Sunday, July 6, 2014

The View From 9,144 Metres; Dads' Perspective

So it's Ellie's two month birthday, which means we are way past our deadline for writing this post, but I'm sure you will understand it's been a busy few weeks.  Our life is now scheduled in two hour blocks, roughly the time we have between putting Ellie down after a feed, and being woken for another one, so finding the time to recap on the past year and give this remarkable story justice has been difficult to say the least. But my little girl is asleep (for now), which means I have a two hour window (fingers crossed), so here we go...

The goodbye

One of the nicest surprises of this journey has been the amount of quality time we managed to have with Mandy and her family, both during and after Ellie's arrival.  The downside is that it made saying goodbye so much more difficult, as our relationship with Mandy now has such depth. We had a proper goodbye with the entire family over lunch the day before our departure, then saw Mandy again on the way to the airport for a quick breast milk exchange and lunch date. Both were hard, but we managed to suppress the groundswell of emotion - a potent combination of happiness, sadness and mostly gratefulness - that was just waiting to burst forth. There were tears from all of us in the parking lot, and when we drove away from Panera Bread on the way to Sea-Tac Airport, M and I both broke down at the symbolic end to this incredible journey.

The flight

One of the (few) joys of living so far from Mandy is that we racked up plenty of airline miles, which gave us lounge access, making the 7 hour wait at LAX a little more bearable.  Ellie was a dream on the flight; the cabin manager took special interest in our story, giving us VIP treatment, bringing us gifts from first class and we have since made a friendship with him via social media.  (and with that I will say, if you're flying to Australia with a baby, Virgin Australia will treat you right :)

The arrival home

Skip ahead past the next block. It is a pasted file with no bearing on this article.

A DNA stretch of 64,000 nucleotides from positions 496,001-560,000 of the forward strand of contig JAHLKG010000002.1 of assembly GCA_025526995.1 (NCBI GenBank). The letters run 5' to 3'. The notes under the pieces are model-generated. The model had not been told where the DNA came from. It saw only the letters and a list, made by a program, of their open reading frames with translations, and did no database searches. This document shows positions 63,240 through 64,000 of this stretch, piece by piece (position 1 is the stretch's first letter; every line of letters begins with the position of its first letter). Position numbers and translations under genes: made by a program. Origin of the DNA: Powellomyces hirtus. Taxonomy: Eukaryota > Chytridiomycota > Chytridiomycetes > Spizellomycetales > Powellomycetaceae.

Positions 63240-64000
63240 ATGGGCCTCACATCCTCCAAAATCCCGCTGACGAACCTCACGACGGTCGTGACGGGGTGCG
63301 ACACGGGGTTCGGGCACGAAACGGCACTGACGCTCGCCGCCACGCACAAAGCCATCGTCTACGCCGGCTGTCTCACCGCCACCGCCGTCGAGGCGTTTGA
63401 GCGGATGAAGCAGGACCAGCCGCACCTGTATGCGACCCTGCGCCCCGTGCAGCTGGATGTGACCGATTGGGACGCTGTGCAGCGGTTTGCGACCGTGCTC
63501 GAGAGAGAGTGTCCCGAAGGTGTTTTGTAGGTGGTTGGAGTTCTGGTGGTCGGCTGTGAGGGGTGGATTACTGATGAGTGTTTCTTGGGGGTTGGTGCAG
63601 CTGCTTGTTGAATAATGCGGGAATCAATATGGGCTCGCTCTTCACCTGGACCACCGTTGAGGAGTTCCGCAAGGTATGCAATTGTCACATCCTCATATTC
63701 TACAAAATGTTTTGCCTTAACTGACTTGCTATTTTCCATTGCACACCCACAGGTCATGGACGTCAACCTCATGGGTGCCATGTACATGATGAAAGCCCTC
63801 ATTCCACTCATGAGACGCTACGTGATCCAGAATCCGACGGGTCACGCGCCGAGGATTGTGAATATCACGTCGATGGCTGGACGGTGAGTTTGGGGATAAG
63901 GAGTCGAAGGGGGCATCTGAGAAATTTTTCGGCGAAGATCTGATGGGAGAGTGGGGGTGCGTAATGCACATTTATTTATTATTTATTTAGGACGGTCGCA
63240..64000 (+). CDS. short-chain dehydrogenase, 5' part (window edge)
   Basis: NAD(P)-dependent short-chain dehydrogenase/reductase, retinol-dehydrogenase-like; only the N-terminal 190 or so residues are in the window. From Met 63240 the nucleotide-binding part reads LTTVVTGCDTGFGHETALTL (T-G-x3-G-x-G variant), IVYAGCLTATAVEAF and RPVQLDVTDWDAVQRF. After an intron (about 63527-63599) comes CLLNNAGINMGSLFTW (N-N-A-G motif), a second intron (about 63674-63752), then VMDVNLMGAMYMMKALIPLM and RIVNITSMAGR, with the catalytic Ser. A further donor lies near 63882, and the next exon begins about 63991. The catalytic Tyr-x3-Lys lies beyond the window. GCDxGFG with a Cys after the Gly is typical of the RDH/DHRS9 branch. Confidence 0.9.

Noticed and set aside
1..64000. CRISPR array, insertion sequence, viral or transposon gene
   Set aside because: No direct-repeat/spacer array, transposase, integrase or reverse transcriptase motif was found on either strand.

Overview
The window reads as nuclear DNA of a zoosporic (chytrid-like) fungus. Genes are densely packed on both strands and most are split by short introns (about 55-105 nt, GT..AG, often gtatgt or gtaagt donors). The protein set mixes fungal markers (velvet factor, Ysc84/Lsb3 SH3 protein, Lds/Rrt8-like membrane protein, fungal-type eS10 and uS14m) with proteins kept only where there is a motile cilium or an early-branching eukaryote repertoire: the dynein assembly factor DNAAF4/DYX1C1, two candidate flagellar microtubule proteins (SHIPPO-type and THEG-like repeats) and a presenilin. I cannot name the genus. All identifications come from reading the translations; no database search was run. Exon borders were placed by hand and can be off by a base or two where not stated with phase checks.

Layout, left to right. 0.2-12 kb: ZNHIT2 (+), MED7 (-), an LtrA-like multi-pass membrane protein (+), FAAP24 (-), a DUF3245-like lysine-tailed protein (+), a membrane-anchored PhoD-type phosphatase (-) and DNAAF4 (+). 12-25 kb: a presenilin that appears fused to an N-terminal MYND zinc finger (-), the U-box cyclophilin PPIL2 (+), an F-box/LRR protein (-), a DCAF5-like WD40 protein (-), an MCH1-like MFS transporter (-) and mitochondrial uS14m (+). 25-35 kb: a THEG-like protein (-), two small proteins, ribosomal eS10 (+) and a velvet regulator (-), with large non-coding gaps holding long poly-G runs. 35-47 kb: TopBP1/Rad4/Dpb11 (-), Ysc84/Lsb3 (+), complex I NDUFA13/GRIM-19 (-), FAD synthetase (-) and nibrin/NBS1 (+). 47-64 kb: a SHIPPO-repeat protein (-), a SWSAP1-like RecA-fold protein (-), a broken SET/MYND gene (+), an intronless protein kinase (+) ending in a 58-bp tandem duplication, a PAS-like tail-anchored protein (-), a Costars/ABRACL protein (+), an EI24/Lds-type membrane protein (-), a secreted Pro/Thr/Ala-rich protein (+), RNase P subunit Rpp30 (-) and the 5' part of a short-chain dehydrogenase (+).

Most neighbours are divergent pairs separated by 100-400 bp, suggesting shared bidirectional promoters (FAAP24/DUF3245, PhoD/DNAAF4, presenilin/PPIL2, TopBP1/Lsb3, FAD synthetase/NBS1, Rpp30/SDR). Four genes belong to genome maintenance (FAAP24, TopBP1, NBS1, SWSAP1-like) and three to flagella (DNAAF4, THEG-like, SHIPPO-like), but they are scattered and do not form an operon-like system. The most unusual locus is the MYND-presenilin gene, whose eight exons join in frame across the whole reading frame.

After 25 hours of travel, we were certainly not in the mood for a grilling from Customs when we arrived back home... I don't know whether it was the "don't mess with us" look on our faces, or Ellie turning on the charm, but we had zero issues at Australian immigration and were waved through by the Customs official with a shriek of delight upon seeing Ellie's hair.  We were very happy to see a very excited grandma and aunt waiting on the other side, pink balloons and all.

The kids

One question we are often asked is how Kimba the dog has adjusted to life with a 'sibling'; we are happy to report she has done so with remarkable ease.  She stays nearby to Ellie, but keeps her distance. She sometimes mimics, but never touches. Apart from the occasional 'kiss' on Ellie's ear, for which we have 7 years of training by M to blame. And besides, it's incredibly cute to watch, especially now Ellie is smiling.

The reaction

We are privileged to live in a very tolerant and diverse area and have a large support network of family and friends, so the reaction of the general public was never really a concern. But even beyond the 'inner circle', the reaction has been overwhelmingly positive. Aside from the odd awkward comment, in which we feel more embarrassed for the person speaking than for ourselves, we have been embraced by our community. From work colleagues, to our local butcher, to the woman who cuts my hair, people are just happy to see the obvious joy that Ellie has brought to our lives. We never really thought they wouldn't be, of course, but the ordinariness with which people treat our non-traditional family is heartening all the same.